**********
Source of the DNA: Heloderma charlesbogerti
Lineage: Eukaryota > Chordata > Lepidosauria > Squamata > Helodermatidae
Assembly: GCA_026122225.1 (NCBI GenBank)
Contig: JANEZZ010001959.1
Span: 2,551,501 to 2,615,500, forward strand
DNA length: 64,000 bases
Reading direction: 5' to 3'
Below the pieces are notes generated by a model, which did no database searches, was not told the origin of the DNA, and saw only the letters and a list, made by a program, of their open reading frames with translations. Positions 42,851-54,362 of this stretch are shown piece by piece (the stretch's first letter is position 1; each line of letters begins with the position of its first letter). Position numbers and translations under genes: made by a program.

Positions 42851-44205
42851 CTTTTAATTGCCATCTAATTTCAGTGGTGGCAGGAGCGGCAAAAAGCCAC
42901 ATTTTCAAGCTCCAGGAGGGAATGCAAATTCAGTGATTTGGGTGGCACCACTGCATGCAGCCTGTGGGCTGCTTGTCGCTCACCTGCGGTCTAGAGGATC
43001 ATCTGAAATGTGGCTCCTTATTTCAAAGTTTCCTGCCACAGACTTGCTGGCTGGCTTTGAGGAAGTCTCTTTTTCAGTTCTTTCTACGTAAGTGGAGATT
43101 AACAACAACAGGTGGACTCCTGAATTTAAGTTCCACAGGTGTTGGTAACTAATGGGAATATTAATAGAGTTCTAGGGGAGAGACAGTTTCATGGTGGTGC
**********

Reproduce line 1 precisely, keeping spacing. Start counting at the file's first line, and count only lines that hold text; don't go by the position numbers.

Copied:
Source of the DNA: Heloderma charlesbogerti